Scott C. Alexander
To get some sense of what Muslims think about Christmas, I decided to poll a cross-section of my Muslim friends and colleagues.
A Muslim from India alluded to the stories of the angel's visit to Mary and the birth of Jesus which appear in both the Qur'an and the New Testament. "The story, the characters, and the spirit they evoke serve as a reminder of God's miracles and messages." This Indian Muslim also expressed deep respect for the season as "a time of festivities which include beautiful ways of prayer, music, lights, food, and lots of happy faces" and which invites us to "celebrate our unity in the face of all our differences."
Another Muslim, a Palestinian American, also spoke of Christmas as a time which shouldremind all people of "the blessings and miracles that God bestowed on Jesus...as well as the common love of God and love of humanity which our beliefs teach us regarding his ministry and message."
A Muslim professor, who regularly preaches at some of the largest mosques in the Greater Chicago Area, underscored the imperative in the Qur’an for the faithful to take every opportunity to "remember God, especially by remembering God's chosen people, such as Abraham, Moses, Job, Jesus, and Mary." Therefore remembrance of Jesus and Mary at Christmas time, he went on to say, "can be a meritorious act [for Muslims]—if it remains within the boundaries of Islam"—meaning that it doesn’t incorporate Christian beliefs and practices incompatible with Islamic norms.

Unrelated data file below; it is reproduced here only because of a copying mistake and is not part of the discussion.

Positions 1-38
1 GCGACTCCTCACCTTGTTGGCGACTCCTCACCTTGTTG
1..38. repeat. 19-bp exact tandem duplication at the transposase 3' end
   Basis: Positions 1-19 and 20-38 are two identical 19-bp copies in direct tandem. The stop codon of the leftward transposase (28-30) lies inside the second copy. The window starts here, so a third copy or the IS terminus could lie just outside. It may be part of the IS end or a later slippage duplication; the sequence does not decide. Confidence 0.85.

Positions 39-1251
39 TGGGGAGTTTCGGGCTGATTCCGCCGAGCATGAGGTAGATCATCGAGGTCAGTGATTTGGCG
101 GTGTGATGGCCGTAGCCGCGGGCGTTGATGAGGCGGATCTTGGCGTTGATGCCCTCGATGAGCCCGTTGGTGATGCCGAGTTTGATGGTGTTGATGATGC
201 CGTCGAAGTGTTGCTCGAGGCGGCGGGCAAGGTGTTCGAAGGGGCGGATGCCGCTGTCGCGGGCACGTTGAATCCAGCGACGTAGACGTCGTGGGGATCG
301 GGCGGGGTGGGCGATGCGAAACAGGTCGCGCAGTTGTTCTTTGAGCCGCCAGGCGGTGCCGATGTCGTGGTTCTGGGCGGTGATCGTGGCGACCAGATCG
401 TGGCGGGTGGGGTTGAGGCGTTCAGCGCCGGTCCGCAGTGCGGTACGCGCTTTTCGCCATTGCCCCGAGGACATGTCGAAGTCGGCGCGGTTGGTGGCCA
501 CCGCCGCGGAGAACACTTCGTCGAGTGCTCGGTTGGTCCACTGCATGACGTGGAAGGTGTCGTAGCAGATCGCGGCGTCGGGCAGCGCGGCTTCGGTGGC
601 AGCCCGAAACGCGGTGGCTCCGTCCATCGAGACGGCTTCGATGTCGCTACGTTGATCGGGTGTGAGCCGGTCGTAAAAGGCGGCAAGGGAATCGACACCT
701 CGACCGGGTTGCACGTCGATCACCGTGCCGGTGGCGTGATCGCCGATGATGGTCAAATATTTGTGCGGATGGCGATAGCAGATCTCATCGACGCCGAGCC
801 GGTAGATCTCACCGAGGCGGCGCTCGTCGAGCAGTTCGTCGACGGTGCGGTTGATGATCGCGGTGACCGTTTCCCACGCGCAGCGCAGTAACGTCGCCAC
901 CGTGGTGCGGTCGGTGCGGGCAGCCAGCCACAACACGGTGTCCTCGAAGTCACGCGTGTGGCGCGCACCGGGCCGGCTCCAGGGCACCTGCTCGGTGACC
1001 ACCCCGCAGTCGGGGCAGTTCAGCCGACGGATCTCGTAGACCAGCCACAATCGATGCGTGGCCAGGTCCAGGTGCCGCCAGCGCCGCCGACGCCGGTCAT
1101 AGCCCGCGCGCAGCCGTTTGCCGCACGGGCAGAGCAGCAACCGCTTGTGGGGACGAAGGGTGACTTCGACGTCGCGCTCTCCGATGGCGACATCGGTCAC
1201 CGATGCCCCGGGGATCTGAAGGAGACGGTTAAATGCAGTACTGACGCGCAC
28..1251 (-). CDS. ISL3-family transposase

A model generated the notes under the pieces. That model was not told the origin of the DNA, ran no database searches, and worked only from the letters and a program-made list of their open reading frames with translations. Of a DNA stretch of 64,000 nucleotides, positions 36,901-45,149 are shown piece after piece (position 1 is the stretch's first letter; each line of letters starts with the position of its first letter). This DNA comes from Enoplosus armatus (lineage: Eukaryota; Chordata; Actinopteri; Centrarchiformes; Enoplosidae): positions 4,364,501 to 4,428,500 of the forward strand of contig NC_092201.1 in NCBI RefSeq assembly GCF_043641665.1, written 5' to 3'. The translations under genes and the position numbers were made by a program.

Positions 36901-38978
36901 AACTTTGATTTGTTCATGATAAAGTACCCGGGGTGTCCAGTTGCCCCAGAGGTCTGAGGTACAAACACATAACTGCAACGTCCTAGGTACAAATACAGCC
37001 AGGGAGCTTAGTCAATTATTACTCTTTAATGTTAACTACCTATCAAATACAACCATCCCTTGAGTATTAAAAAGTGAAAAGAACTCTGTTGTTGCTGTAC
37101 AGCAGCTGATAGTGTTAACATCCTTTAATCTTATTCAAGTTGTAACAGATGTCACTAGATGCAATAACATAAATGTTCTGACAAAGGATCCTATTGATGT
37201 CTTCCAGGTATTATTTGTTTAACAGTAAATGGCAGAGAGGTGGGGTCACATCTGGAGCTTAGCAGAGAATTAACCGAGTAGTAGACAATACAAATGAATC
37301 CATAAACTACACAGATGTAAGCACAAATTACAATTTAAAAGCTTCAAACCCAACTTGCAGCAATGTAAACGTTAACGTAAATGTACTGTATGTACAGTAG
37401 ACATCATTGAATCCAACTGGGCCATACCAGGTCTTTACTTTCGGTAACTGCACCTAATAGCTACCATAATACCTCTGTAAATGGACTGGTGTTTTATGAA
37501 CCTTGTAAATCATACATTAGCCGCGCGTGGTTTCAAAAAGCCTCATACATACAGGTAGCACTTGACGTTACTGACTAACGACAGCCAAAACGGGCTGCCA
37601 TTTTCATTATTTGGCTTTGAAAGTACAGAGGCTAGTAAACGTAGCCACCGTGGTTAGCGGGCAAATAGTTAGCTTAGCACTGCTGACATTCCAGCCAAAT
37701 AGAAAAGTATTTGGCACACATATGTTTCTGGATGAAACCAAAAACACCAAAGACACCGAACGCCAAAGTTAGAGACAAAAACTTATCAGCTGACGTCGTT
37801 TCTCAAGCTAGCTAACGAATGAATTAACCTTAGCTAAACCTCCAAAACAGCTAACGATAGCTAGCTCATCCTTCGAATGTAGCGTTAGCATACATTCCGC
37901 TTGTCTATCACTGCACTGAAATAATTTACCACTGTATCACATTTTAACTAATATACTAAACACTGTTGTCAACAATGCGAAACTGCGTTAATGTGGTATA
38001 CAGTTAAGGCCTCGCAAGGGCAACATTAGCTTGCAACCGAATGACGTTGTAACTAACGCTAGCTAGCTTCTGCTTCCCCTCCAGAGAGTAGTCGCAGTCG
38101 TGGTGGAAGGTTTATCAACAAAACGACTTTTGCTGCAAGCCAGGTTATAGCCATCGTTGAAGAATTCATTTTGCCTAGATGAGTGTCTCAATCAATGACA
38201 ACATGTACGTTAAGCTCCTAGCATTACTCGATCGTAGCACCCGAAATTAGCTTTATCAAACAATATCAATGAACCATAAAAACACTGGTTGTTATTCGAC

And finally, an African American Muslim colleague of national and international renown simply said: "When I think of Christmas, I think of a combination of some who increase their good works, and others who just spend on themselves."
A theme runs through many of the responses I received: remembrance.
For those who know something about Islam, this will come as no surprise since the Qur'an teaches quite plainly that the lynchpin of a life of taqwa or "God-consciousness" is dhikr Allah or the "remembrance of God."
To be a person of faith is to live life as one seamless act of “remembrance”—in other words, as one seamless act of prayer and thanksgiving to the one God.
A life lived as prayer must be, like the Muslim salat (obligatory prayer), radically holistic, encompassing one’s mind, heart, and body—one’s thoughts, feelings and actions.
And as my African American colleague underscored: one cannot propose to remember God at Christmas—or any other time—if one forgets and does not act upon God's unqualified demand for the justice due the poor and oppressed.
In December 2000, just before the turn of the millennium, Christianity's observance of the revelation of God's Word to the world in the person of Jesus Christ on December 25—namely, Christmas—converged with Islam's observance of the revelation of God's Word in the Holy Qur'an to the Prophet Muhammad on the 'Night of Destiny'—namely, Laylat al-Qadr.
Some took note. A few talked about the rarity of this once-in-three-decades convergence. Others wondered whether this rare coming together of dates could lead us into deeper reflection about the spiritual interdependence of the meaning of our respective religious observances.